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Academic Freedom

Why the Left Should Oppose Academic Boycotts: A Response to the AAUP Journal of Academic Freedom, Volume 4

What the social-democratic left has always objected to is not the liberal aspiration to universal rights and freedoms, but rather the way that classical liberalism generally ignored the unequal economic and social conditions of access to those freedoms. The liberal’s abstract universalism affirmed everyone’s equal rights without giving everyone the real means of realizing these formally universal rights. The rich and the poor may have an equal formal right to be elected to political office, for instance, but the poor were effectively excluded from office when it did not pay a full-time salary. For this reason generations of social democrats have insisted that all citizens must be guaranteed access to the institutional resources they need to make effective use of their civil and political rights.

Academic Freedom with Violence: A Response to the AAUP Journal of Academic Freedom, Volume 4

If we believe the waning coverage of the American Studies Association’s resolution in the popular press, we would say that the controversy has been retired, and fresher news-items have taken its place. But news cycles have never been tools to measure the importance or duration of a discourse, and they aren’t going to start now. In fact, a discourse has emerged around the legitimacy of knowledge and critique that has to be addressed, a discourse that has gained and will continue to gain footing because it surrounds the issue of whether or not we can bear collective witness to the Palestinian situation. To understand that discourse—its itineraries and its anatomy—we would do well to revisit recent events that may seem residual but are actually still quite dominant.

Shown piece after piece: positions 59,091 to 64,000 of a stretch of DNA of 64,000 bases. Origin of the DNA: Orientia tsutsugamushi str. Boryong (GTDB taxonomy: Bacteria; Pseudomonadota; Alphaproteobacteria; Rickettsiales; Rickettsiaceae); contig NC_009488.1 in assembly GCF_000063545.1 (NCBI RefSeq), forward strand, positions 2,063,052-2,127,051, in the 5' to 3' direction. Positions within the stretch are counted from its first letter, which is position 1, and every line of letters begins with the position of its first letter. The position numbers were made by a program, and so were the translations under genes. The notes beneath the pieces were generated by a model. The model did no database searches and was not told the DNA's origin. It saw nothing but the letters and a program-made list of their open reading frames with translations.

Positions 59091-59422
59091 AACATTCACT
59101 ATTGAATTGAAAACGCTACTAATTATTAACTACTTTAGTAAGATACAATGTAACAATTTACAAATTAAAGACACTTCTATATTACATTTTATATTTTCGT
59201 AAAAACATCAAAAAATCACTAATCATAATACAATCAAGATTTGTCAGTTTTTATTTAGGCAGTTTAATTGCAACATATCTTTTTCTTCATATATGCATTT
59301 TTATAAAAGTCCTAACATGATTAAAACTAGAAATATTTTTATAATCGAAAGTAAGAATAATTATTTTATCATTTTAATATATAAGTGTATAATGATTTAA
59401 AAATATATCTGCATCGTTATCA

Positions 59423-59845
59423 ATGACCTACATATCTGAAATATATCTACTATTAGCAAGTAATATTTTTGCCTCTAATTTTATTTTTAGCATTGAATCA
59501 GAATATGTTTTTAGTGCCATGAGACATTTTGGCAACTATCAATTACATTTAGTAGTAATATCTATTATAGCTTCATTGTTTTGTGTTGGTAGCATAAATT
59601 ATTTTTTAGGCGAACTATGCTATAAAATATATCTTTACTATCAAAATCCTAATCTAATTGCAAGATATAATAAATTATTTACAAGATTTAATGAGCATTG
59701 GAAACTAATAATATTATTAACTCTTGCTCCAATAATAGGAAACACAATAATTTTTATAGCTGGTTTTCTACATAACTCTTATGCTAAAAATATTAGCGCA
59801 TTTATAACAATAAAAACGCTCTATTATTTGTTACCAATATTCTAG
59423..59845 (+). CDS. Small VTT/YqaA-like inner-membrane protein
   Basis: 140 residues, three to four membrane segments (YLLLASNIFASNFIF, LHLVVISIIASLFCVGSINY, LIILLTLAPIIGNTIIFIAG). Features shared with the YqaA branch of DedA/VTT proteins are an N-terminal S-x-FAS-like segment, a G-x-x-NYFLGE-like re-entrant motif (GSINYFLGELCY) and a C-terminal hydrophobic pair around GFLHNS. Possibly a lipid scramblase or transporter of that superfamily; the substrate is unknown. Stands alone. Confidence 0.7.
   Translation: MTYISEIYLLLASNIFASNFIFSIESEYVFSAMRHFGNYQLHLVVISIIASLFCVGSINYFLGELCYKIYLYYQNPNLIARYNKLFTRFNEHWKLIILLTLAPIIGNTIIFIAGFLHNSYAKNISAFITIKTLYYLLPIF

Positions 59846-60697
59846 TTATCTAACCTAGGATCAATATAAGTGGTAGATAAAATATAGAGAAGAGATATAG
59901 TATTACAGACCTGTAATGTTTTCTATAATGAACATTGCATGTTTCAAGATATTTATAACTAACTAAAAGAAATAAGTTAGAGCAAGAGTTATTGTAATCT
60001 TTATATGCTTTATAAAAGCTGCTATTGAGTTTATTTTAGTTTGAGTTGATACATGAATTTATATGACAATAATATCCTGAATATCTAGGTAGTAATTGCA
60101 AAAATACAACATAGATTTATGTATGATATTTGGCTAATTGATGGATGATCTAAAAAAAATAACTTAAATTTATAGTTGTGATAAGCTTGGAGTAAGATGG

Response to Cary Nelson and Ernst Benjamin

The responses by Cary Nelson and Ernst Benjamin to the Journal of Academic Freedom’s recent forum on academic boycott offer little new to the familiar litany of objections to the academic and cultural boycott of Israel [ACBI]. Moreover, neither response shows any signs of having seriously read and considered what the essays in the forum actually propose. When they do even refer to them, their misreadings are so egregious that one would almost prefer to presume malice than to impute obtuseness to a colleague. Most extraordinary is that they proceed as if the matter at stake were Israeli academic freedom, the protection of Israeli rights to debate and criticize, the defense of a largely illusory body of Israeli academics that are supposedly engaged in a vigorous critique of the occupation of Palestine, the ethnic cleansing of Palestinian citizens of Israel along with Bedouins in the South Hebron Hills and the Negev, the ethnically exclusive nature of the State of Israel, etc, etc, etc. It would be wonderful if this flourishing sphere of liberal to left critical thought really existed, but it would still not be the issue on hand.